We show up to the job and surprise, surprise, the floor is a wreck. It's an old Victorian-type house down in the city. The third floor attic was remodeled and turned into a master bedroom suite. New walls, new master bath, built in fireplace, the place was beautiful, except the floor. There were low boards, the floor sagged, and there were gaps between the baseboards and the floor. There were also gaps between the floor and the bottom of the new built-in bookcases and fireplace hearth. The baseboards, hearth, and bookcases were installed level, and of course the floor was not level.

The carpet is a low (just barely over a 1/4-inch thick) wool level loop Berber type carpet.

No way is it going to cover the gaps between the floor and baseboards, hearth, bookcases, etc. Some of the gaps are 3/4 of an inch (Photo 1).

Time was of the essence, of course, because, (and I know this comes as a big shock to you) the project was way behind and the customer was insisting it be done yesterday or preferably the day before yesterday.

So, down to the truck to see what we have to work with: about 3/4 of a box of covebase and a half of a sheet of 1/4-inch plywood.

We keep old covebase in the truck if we need to shim up tackstrip 1/8-inch or so. It's great; cut off the toe and you have a 1/8-inch shim (Photo 1A). The plywood was used to level the low boards in the floor (Photos 2 and 3).

The gaps between the floor, hearth, bookcase and baseboards were not even, but bowed, higher in some spots, lower in others.

This meant the base under the strip had to be layered in some areas to bring the strip up to the bottom of the walls (Photos 4, 5, and 6). The pad used was a 40-oz. Felt about 7/16-inch thick, which made for a good transition to the raised tackstrip. The end result was a great looking edge (Photos 7 and 8).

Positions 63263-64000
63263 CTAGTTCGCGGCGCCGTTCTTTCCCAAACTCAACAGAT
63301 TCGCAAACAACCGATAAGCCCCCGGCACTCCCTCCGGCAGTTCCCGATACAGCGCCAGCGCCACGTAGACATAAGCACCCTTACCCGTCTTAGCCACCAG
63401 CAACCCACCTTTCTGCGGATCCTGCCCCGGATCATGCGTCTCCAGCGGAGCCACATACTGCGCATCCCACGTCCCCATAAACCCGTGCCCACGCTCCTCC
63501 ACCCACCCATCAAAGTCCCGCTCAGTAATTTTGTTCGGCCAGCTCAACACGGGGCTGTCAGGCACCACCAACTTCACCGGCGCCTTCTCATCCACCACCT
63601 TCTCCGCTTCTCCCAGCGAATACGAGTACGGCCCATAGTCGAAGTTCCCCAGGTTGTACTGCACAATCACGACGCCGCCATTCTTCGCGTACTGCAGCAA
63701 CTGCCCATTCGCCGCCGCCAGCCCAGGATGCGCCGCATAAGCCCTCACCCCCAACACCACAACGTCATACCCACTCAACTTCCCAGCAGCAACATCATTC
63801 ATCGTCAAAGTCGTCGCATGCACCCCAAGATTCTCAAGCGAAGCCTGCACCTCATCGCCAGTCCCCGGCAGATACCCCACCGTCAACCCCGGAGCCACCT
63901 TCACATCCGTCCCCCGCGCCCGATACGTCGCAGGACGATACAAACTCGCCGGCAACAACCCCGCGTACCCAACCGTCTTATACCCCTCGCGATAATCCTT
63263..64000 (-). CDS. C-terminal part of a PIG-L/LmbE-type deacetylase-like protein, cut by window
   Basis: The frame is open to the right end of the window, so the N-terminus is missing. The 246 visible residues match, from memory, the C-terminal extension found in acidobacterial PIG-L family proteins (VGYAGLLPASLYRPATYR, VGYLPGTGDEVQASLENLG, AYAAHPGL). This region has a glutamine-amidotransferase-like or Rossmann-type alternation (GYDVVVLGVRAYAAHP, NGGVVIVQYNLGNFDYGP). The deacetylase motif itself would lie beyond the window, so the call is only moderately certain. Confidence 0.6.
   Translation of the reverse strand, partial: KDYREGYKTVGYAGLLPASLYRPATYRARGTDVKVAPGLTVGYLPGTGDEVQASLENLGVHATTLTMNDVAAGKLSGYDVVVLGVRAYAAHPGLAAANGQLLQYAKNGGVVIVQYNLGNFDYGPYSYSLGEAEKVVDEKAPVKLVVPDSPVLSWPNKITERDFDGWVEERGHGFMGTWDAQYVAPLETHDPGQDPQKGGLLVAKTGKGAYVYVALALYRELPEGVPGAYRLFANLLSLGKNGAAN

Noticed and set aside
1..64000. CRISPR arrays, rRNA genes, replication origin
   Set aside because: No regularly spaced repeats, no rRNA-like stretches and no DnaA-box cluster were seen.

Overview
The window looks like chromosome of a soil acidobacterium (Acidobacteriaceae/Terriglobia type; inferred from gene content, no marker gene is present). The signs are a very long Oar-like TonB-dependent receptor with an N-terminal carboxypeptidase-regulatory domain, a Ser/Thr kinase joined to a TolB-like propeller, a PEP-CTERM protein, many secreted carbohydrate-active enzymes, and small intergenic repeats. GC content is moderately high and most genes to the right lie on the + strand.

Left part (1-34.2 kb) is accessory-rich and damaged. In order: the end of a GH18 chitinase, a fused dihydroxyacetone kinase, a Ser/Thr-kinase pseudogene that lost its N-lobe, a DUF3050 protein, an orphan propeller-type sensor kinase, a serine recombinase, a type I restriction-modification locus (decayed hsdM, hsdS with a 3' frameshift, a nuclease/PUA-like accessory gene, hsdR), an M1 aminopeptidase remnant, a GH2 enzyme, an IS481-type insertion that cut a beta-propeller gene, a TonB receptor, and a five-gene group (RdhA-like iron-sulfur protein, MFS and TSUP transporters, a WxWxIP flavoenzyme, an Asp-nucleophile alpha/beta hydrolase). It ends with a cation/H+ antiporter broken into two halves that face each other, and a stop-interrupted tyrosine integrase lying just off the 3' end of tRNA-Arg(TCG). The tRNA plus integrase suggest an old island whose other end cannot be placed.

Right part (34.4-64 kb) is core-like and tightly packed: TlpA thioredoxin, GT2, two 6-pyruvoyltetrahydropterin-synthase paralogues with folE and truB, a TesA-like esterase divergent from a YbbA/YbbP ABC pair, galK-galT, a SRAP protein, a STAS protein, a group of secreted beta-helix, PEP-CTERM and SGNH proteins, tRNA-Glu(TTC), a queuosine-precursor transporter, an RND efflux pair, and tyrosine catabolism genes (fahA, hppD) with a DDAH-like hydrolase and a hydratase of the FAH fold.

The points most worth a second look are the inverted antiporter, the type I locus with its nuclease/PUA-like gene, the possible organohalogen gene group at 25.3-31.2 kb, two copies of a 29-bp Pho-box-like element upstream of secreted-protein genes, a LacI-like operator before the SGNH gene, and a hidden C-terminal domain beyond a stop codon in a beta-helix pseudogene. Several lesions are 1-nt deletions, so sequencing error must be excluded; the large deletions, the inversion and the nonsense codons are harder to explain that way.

In closing, I would like to touch on what I feel is a very important and often overlooked part of floor prep. Clean the floor! Before we even put down strip, the floor is swept. Why? I don't like working in filth. We use two brooms, one for the edges and a push broom for the rest of the room (Photo 9).

For those of you who are not familiar with this tool, (you know who you are) it's that long stick with what looks like hair on one end (see Photo 9).

Then for the finish, we will vacuum the floor before putting down the pad or spreading glue (Photo 10).

Now before I start hearing, "What? Is he crazy? Too much time, too much expense! I don't get paid to do all that!"

The shop vac cost about $50, and works great for vacuuming the carpet after it's installed. And it doesn't take that much more time, maybe 15 minutes for 100 yards.

As for not getting paid "to do all that," I didn't get paid to do it before I started doing it either.

It adds another level of professionalism to your work and professionalism is something people will pay more for.